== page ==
As Todd and I set off this morning on a tour of the Buddhist caves near Tha Khek, the tour agent asked what we wanted for lunch so he could tell our non-English speaking songthaew-taxi driver. When I boasted, “Wherever the locals eat,” I forgot that we were headed to the Laotian countryside, where “local” is very local. Context is so important.
Noontime, the songthaew shudders to a stop in front of a roadside shack, smack in the middle of nothing. A woman waves us over to her open-air, rudimentary kitchen, and points to a steaming pot of what can only be soup. Nodding, I say “gai gai,” the Laotian for “chicken chicken,” always the safest bet.
While we wait for our lunch, I watch the oddly-common-in-Laos sight of a toddler playing with an eight-inch knife, blissfully stabbing the shack’s floorboards. Todd’s distracted by some action in the kitchen, leaning way back on his plastic stool for a better view.
“They’re . . . working on something over there,” he cryptically mutters.
His tone has me worried. “What d’ya mean, ‘something’?,” I ask. “What something?”
“Something . . . with a tail.”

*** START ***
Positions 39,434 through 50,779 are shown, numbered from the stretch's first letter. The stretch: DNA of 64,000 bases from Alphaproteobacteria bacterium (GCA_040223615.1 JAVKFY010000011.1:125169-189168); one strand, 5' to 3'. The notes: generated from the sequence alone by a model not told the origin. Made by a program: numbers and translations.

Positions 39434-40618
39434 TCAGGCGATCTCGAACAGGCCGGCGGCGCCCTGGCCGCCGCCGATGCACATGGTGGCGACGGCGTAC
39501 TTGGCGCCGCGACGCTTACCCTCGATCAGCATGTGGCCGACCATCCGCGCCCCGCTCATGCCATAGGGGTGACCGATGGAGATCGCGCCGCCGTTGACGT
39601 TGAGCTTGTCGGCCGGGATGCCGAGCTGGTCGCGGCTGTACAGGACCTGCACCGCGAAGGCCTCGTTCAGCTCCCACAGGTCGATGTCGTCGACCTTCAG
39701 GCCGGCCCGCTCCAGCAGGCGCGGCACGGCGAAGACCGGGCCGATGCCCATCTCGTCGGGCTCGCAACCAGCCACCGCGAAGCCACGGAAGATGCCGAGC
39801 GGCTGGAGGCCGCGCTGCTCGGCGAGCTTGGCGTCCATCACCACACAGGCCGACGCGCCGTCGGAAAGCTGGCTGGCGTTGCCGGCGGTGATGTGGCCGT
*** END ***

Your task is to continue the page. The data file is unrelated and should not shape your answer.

We scamper over and see a squatting man using a knife – identical to the one the kid was playing with – to de-hair a rat.
Todd gets the attention of our driver, chatting in the kitchen. Todd points to the rat, then at himself and me, and, rapidly waving his jazz hands together and apart, makes the international gesture for “Aw, hell no!” With a quick glance at the rat, our driver reassuringly reciprocates the “Aw, hell no!” gesture.
Soon after Todd and I sit back down, our soup arrives. A very close inspection confirms that the meat’s definitely chicken, and some damn fine chicken at that. As we hungrily slurp, neither Todd nor I state the obvious: there’s no way to ever know what went into the soup stock.
Photos from Tha Khek and Champasak, Laos
As previously mentioned, I accidentally deleted many photos from our time in south Laos. These are what’s left from our time in Tha Khek and nearby Champasak. Unfortunately, no pics of the rat de-hairing survived.
If you can’t see the photo slide show above, view the photo set on Flickr.